Every human being on every developed nation on Earth, whether living in a rural or isolated area, in the middle of a large city, or near an industrialized area, now contains at least 700 contaminants in their body including pesticides, pthalates, benzenes, parabens, xylenes and many other carcinogenic and endrocrine disrupting chemicals.
We are being bombarded on a daily basis by an astronomical level of toxicity, all controlled by chemical terrorists on behalf of the food industry. Morever, many of these toxins affect our fertility and those of successive generations.
It’s time for people to know exactly what they are putting in their bodies and technology is coming to the rescue. University of Illinois at Urbana-Champaign researchers have developed a cradle and app that uses a phone’s built-in camera and processing power as a biosensor to detect toxins, proteins, bacteria, viruses and other molecules.
“We’re interested in biodetection that needs to be performed outside of the laboratory,” said team leader Brian Cunningham, a professor of electrical and computer engineering and of bioengineering at Illinois. “Smartphones are making a big impact on our society — the way we get our information, the way we communicate. And they have really powerful computing capability and imaging. A lot of medical conditions might be monitored very inexpensively and non-invasively using mobile platforms like phones. They can detect molecular things, like pathogens, disease biomarkers or DNA, things that are currently only done in big diagnostic labs with lots of expense and large volumes of blood.”
“Modern biological research is also allowing an extension of laboratory devices on to small computer chips to detect biological information within DNA sequences,” said biotech specialist Dr. Marek Banaszewski. “Bioinformatic algorithms within programs will aid the identification of transgenes, promoters, and other functional elements of DNA making detection of genetically modified foods on-the-spot and real-time without transportation to a laboratory.”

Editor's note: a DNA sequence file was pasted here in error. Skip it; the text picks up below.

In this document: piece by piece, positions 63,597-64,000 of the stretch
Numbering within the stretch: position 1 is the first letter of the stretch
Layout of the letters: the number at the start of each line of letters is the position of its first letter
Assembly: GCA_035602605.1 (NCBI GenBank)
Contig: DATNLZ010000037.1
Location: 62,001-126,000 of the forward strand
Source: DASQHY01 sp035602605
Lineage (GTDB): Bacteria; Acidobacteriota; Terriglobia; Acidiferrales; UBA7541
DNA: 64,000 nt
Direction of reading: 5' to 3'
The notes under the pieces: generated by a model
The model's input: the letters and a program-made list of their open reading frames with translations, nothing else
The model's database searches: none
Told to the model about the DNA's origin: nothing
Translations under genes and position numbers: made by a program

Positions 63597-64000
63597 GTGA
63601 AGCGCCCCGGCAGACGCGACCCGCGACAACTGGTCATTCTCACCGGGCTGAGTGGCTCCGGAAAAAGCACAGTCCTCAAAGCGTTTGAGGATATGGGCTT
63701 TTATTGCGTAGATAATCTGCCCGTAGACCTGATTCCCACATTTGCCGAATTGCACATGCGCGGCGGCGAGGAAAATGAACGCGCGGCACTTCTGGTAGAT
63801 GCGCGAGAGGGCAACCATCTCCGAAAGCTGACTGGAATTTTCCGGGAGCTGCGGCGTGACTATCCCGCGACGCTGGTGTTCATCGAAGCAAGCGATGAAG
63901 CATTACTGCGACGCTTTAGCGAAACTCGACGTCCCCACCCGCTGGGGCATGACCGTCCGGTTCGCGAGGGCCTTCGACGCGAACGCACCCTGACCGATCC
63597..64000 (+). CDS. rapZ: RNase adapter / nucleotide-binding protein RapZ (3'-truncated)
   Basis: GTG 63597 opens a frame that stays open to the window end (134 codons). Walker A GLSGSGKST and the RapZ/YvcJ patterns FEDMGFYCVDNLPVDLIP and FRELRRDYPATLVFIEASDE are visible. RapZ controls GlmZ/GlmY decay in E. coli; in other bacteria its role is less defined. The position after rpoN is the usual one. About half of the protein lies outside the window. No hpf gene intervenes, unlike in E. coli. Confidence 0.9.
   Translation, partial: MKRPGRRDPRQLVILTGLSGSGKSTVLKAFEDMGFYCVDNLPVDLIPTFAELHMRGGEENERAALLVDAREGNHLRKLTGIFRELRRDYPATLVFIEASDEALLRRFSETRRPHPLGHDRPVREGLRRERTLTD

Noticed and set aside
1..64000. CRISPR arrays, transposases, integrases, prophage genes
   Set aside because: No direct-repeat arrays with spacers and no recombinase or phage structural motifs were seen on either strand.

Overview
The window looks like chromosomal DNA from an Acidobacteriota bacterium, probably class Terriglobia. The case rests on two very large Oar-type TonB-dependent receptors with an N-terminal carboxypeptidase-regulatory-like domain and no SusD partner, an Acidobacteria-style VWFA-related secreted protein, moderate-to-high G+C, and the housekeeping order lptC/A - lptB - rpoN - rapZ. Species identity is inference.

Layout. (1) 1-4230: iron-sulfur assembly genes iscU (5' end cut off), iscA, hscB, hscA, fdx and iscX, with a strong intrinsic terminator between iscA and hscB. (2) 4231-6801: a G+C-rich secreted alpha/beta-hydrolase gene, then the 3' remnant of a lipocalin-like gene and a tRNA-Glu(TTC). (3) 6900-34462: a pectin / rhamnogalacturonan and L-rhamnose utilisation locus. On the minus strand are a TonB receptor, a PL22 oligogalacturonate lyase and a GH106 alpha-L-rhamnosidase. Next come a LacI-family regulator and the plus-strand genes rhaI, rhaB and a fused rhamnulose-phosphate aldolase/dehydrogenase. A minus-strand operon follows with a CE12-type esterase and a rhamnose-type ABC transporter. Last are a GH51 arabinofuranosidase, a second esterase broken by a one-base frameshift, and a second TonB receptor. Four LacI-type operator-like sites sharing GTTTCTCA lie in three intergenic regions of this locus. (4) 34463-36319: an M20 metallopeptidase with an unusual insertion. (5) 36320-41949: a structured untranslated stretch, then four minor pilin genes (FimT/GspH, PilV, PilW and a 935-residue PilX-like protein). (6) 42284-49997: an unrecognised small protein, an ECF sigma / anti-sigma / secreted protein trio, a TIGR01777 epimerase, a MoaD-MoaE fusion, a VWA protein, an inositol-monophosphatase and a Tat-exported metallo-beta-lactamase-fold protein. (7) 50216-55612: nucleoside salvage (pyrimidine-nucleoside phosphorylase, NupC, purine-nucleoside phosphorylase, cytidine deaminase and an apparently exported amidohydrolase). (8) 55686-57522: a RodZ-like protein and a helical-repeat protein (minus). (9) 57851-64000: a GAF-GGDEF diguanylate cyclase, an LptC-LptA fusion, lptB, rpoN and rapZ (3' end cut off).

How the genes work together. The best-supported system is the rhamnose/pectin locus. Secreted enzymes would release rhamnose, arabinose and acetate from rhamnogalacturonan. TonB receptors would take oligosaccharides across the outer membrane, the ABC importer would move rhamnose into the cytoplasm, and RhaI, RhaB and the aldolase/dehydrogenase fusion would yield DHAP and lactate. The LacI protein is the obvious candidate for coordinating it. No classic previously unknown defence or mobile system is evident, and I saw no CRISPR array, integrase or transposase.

The wedge-shaped cradle created by Cunningham’s team contains a series of optical components — lenses and filters — found in much larger and more expensive laboratory devices. The cradle holds the phone’s camera in alignment with the optical components.
A D V E R T I S E M E N T
At the heart of the biosensor is a photonic crystal. A photonic crystal is like a mirror that only reflects one wavelength of light while the rest of the spectrum passes through. When anything biological attaches to the photonic crystal — such as protein, cells, pathogens or DNA — the reflected color will shift from a shorter wavelength to a longer wavelength.
The entire test takes only a few minutes; the app walks the user through the process step by step. Although the cradle holds only about $200 of optical components, it performs as accurately as a large $50,000 spectrophotometer in the laboratory. So now, the device is not only portable, but also affordable for fieldwork in developing nations.
In a paper published in the journal Lab on a Chip, the team demonstrated sensing of an immune system protein, but the slide could be primed for any type of biological molecule or cell type. The researchers are working to improve the manufacturing process for the iPhone cradle and are working on a cradle for Android phones as well. They hope to begin making the cradles available next year.
In addition, Cunningham’s team is working on biosensing tests that could be performed in the field to detect toxins in harvested corn and soybeans, and to detect pathogens in food and water.
Researchers at the Fraunhofer Research Institution for Modular Solid State Technologies EMFT in Regensburg have also engineered an ingenius solution to detecting toxins – a glove that recognizes if toxic substances are present in the surrounding air.
The protective glove is equipped with custom-made sensor materials and indicates the presence of toxic substances by changing colors. In this regard, the scientists adapted the materials to the corresponding analytes, and thus, the application. The color change — from colorless (no toxic substance) to blue (toxic substance detected). The researchers also envision other potential applications for the glove in the food industry.